Presentation on theme: "PHOTOPRODUCTION OF VOLATILE ORGANIC COMPOUNDS FROM SECONDARY ORGANIC AEROSOLS: AN UNEXPLAINED SOURCE? Kurtis Malecha Nizkorodov Group September 4, 2014."— Presentation transcript:
PHOTOPRODUCTION OF VOLATILE ORGANIC COMPOUNDS FROM SECONDARY ORGANIC AEROSOLS: AN UNEXPLAINED SOURCE? Kurtis Malecha Nizkorodov Group September 4, 2014 1
INTRODUCTION TO ATMOSPHERIC AEROSOLS 2 VOCs O 3,OH,NO 3 Seed Particle SOA POA VOCs = Volatile Organic Compounds SOA = Secondary Organic Aerosol POA = Primary Organic Aerosol SOA (Condensed Phase) hνhν VOCs Historical Assumption: formation and ageing of SOA exclusively in gas-phase 2 Emerging results: condensed-phase SOA photochemistry is important! 3 VOC Production – e.g., Formic Acid 2.Hallquist, M. et al. ACP, (2009). 3.Nguyen, T. et al. ACP, (2014). Historical Assumption: formation and ageing of SOA exclusively in gas-phase 2 Emerging results: condensed-phase SOA photochemistry is important! 3 VOC Production – e.g., Formic Acid 2.Hallquist, M. et al. ACP, (2009). 3.Nguyen, T. et al. ACP, (2014). 1.IPCC, 2007
FORMIC ACID Formic Acid present in atmosphere Global Production – up to 120 Teragrams Carbon/year 4 ~27 Tg C/year is from oxidation of Organic Aerosols 4 Contributes to acid rain in remote environments 5 Variety of sources exist: 6 Direct: Anthropogenic and Biogenic Exhaust, Vegetation, Forests, Biomass Combustion Indirect: Photooxidation of monoterpenes, Ozonolysis of alkenes 3 4.Stavrakou, T et al. Nature geoscience (2012). 5.Chameides, W. & Davis, D. Nature (1983). 6.Finlayson-Pitts, B., Pitts, J. Chemistry of the Upper and Lower Atmosphere (2000).
GOALS AND MOTIVATIONS Climate models underpredict HCOOH by up to 90 Tg C/year 6 Nature, 2012 – lack of laboratory experiments for formic acid production using monoterpenes and isoprene Large unidentified secondary biogenic source? Goal: test production rate of VOCs from condensed-phase SOA photolysis Initially: use Cavity Ring Down Spectroscopy (CRDS) for detection 4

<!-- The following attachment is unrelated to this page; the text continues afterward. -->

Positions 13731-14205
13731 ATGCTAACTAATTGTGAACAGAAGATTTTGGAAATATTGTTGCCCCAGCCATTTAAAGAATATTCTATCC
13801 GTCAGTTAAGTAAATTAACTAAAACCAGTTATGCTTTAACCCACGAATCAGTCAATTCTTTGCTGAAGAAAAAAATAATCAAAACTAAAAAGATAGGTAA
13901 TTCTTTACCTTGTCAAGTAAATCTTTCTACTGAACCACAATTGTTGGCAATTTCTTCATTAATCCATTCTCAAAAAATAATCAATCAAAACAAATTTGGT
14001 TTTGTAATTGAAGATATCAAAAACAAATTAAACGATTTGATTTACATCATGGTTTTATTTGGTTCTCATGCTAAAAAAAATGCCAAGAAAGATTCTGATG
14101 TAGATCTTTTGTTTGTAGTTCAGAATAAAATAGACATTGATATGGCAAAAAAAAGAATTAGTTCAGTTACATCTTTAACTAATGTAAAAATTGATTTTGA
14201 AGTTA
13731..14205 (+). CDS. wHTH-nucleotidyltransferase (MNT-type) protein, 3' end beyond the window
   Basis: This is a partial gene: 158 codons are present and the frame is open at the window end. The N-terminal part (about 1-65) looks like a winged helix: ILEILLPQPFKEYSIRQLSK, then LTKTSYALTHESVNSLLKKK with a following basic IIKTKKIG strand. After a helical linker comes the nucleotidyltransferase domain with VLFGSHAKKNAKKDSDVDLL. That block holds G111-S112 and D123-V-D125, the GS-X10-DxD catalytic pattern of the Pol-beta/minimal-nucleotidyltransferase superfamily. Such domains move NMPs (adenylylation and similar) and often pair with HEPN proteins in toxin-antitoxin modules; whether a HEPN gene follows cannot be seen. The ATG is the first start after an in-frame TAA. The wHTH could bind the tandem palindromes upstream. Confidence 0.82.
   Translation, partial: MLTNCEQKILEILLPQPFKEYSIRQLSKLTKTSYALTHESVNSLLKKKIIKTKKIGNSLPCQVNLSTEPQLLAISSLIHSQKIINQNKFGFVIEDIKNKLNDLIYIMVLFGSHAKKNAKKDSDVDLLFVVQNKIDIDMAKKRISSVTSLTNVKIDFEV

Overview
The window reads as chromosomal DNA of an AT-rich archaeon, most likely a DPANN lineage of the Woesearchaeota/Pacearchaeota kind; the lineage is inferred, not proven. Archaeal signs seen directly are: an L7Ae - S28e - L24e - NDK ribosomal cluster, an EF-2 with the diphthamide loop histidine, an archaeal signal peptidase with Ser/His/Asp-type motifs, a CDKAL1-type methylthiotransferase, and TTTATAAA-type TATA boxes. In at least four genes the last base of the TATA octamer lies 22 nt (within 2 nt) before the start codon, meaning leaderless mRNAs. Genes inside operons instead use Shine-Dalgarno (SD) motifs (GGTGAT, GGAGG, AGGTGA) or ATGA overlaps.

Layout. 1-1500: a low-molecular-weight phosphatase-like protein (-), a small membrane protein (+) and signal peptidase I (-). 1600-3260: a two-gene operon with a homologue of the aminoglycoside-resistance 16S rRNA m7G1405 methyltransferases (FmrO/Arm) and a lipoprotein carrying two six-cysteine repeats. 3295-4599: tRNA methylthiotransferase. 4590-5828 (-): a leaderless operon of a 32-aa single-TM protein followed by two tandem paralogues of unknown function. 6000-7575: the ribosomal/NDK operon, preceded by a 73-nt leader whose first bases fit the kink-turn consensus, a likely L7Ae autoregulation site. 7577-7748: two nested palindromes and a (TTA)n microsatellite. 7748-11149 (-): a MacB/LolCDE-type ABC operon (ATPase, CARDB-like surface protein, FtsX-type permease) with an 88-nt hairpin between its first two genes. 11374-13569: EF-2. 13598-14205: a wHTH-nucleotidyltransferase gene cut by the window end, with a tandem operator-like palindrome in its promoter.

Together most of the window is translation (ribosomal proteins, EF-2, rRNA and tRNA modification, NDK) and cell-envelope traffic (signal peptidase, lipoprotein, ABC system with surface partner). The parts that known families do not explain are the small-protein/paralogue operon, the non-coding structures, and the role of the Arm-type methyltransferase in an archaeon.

CAVITY RING DOWN SPECTROSCOPY = cavity ring down time with analyte; 0 = empty cavity ring down time c = speed of light = absorption coefficient R = mirror reflectivity; L = cavity length 5 0 Image adapted from: Wojtas, J. et al. Sensors (2013). Equations adapted from: Berden, G. Cavity Ring Down Spectroscopy (2009).
METHODS USED 1.Nd:YAG pulsed laser 2.Optical Parametric Oscillator/Optical Parametric Amplifier (OPO/OPA) – IR Beam 3.Cavity with highly-reflective mirrors (>99.95%) 6 1 2 3
SPECIFIC SUMMER GOALS “Rebirth” the laser and associated components of the CRDS Fix the laser Begin scans of known compounds 7
MY INITIAL SUMMER WORK Computer controlling CRDS instrument was nonfunctional Extracted data and programs Replaced computer and reloaded everything Optics in OPO were misaligned Aligned them Mirror mount adjustments were not reproducible Ordered new mounts Research with lasers is slow-going initially with a steep learning curve. 8
BACK TO THE LASER… Laser was not seeding properly Consequence – unable to resolve ro-vibrational lines of CO Aligned seeder spatially Better scan, but Signal:Noise is poor Aligning a seeder beam takes awhile. 10
ABSORBANCE OF CO The mirrors are not as good as they used to be. 11
SUMMARY AND ACKNOWLEDGEMENTS Condensed-phase SOA photolysis for production of Formic Acid? Using CRDS for monitoring This summer: Fixed Laser Replaced Computer Began scans of molecules Future: Obtain new mirrors Perform scans of Methane Begin making SOA for photolysis Thanks to: Nizkorodov Group Funding: NSF AGS-1227579, Photochemistry in Organic Aerosols 12
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